close

Вход

Забыли?

вход по аккаунту

?

STRUCTURAL MODIFICATIONS: HOW TO CIRCUMVENT THE

код для вставки
STRUCTURAL
MODIFICATIONS:
TO CIRCUMVENT
THE EFFECT
MODAL
TRUNCATION.
Techion
The paper outlines the basic theory, and then shows 2
examples demonstrating it’s implementation. An extended
presentation is available in [6a].
HOW
OF
2. Theory
I.sucher,
s BraIn
1srae1 Institute
of Technology
Haifa ISRAEL
2.1 Assigning Modes
A common design goti during design and uoublcshooting
stagesis to modify an existing vibrating structure in order to
obtain desired dynamic properties. The supplied knowledge
(model) about the vibrating structure, is limited due to
practical reesons.
This modification of the structurnl response may be
motivated, for example, by a desire to minimi7x the response
at specific locations.
The description here is suitable for systems with very low
damping or for systems having proportional damping (9;2].
In either case the natural vibrating frequencies and modeshapes are the solution for the following generalized
eigenvalue problem.
Abstract
The prediction of the effect of structural modifications is
problematic when the modal data is extracted via EMA, and
hcnnce truncated.
We show how to control a subset of the originally identified
eigenfrequencies and eigenvectors, and assign exact values to
them. Our method is based on choosing structural
modifications, such that the new eigenvectors are spanned by
the original modal base.Examplesare given for a discrete and
continous (FE modelled) system.
1. Introduction
(-o:M + K)x, = 0
r=l...n
(1)
Any structural or geometrical changes will yield appropriate
mass and stiffness changes. The new mass and stiffness
matriceswill be
The modal information available to engineers comes usually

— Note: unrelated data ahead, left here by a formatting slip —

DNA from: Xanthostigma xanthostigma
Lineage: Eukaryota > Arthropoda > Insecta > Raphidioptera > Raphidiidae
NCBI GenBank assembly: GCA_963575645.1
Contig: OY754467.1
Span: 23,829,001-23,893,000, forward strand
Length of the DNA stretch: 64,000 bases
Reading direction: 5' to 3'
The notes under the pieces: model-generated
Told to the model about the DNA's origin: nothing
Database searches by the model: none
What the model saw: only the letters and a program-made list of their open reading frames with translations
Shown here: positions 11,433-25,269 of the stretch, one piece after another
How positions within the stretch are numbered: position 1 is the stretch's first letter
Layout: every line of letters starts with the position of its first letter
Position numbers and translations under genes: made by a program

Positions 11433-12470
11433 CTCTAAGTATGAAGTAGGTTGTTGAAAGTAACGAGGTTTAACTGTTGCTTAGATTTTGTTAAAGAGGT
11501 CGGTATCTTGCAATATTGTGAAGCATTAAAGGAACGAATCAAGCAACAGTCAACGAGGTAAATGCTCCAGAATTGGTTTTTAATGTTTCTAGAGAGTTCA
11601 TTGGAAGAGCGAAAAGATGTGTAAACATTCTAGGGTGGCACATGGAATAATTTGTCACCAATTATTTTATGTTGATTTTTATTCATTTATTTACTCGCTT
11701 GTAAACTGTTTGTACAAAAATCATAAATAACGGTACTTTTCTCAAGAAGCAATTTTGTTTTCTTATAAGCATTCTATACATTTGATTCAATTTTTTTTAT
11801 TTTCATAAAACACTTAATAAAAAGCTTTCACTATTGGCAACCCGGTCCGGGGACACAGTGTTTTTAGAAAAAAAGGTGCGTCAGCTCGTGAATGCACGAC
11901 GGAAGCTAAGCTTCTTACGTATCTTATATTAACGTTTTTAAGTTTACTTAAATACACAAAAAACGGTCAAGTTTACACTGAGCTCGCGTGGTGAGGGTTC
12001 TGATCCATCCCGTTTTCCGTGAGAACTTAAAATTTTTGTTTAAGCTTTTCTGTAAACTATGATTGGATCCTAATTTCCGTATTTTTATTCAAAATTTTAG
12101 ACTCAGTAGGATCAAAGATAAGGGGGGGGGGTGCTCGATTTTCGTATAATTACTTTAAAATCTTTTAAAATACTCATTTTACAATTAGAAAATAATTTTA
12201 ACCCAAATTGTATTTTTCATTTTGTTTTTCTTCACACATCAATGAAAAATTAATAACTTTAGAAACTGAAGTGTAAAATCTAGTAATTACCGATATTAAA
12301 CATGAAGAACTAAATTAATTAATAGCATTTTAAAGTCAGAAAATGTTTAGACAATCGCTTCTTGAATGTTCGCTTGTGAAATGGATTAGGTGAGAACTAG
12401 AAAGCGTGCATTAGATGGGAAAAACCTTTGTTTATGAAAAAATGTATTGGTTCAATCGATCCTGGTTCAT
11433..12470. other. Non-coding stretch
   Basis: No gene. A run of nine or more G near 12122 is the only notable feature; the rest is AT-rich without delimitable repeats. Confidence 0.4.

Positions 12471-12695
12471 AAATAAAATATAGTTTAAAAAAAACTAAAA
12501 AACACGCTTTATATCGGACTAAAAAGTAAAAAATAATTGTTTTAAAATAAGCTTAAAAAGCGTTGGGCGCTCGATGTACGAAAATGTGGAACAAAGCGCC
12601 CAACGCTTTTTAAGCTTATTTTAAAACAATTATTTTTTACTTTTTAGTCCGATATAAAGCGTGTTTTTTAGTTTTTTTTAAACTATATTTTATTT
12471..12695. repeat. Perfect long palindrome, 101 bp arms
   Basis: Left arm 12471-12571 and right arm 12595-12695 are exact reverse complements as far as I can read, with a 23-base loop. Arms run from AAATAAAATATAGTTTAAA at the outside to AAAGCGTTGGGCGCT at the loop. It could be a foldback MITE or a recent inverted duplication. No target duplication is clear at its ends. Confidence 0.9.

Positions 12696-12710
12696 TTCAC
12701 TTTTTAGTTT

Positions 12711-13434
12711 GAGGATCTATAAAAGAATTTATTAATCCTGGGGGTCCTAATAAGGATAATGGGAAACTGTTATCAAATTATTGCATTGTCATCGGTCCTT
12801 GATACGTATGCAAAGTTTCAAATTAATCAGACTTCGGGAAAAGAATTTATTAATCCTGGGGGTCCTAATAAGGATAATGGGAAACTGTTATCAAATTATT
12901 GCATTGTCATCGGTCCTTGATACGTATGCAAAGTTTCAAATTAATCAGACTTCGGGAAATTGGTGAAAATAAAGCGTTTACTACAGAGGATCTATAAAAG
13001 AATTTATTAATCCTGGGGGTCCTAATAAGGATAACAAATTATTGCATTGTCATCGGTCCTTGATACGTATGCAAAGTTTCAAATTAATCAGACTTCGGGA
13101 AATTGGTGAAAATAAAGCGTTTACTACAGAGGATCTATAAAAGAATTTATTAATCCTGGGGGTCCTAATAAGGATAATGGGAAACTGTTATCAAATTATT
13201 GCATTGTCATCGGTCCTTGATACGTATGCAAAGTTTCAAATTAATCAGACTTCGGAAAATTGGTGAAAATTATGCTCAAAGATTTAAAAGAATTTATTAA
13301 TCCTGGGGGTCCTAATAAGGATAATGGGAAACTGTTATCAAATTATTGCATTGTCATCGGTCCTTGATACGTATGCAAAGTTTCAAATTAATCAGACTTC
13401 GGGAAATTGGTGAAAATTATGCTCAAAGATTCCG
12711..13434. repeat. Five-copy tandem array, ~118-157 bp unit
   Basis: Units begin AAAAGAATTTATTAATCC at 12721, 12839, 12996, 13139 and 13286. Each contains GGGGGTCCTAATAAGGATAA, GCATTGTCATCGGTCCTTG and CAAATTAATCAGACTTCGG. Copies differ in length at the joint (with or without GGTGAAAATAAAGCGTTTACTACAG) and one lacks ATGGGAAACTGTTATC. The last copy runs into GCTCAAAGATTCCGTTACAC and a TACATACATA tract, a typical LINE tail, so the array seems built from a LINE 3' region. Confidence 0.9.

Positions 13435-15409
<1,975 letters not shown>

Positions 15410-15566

from two possible sources:
2) An expeIimental test
I) A FE model
In both cases we only acquire a partial modal base, i.e. a
limited number of modes up to a maximum frequency. This
limitation is due to the desire to minimix the computational
effort ( in FE analysis)or experimental limitations.
The fact that only a subset of modal information is available
limits the use of structural modification techniques. Many
researchers have address the influence of such modal
truncation on the possible prediction of the effect of structural
modifications, when those are based on modal information
only (31, 321.
We address the design problem, whereas structural
modifications are undertaken in order to achieve ao exa~f
desired modal behavior.We show how to control a subset of
the originally identified eigenfrequencies and eigenvectors,
and assign exact values to them. The necessaryinformation
for such an implementation is still the truncated modal base,
as available from test? ( or a limited FE analysis1.
Our method is based on extracting both right and left
eigenvectors from the measured transfer functions (in FE
analysis both can obviously be extracted from the model 1.
The right eigenvectors are those extracted by classicalEMA,
the left eigenvectors are extracted by techniques similar to
those described by 1391. Our method is based on choosing
structural modifications, such that the new eigenvectors are
spanned by the original modal base
~?=M+AM
li?=~+~~
(2)
The modified structure will possesnew natural frequencies
and mode shapes.These will be the solution of:
(-rs:ti+qi,
=o
(3a)
Substituting Eq. (2) in Eq. (3a) and rearranging we obtain
(ti;M-K)i,=(-$AM+AK)i,
(3b)
Eq. (3b) is the modified structure’s eigenvalue problem. This
expressions includes the original mass and stiffness matrices
along with the new natural frequencies and mode-shapes.
In particular when the rth mode is unchanged the left hand
side of Eq. (3b) is zero. Any mass and stiffness changes
maintaining Eq. (3~) bellow, do not alter this mode.
i.e., iu.=w,
2,=x,,
(-o:AM + AK)x, = 0
(3C)
The mass and stiffness increments, in this case, cause inertia
and potential forces that balance each other at the harmonic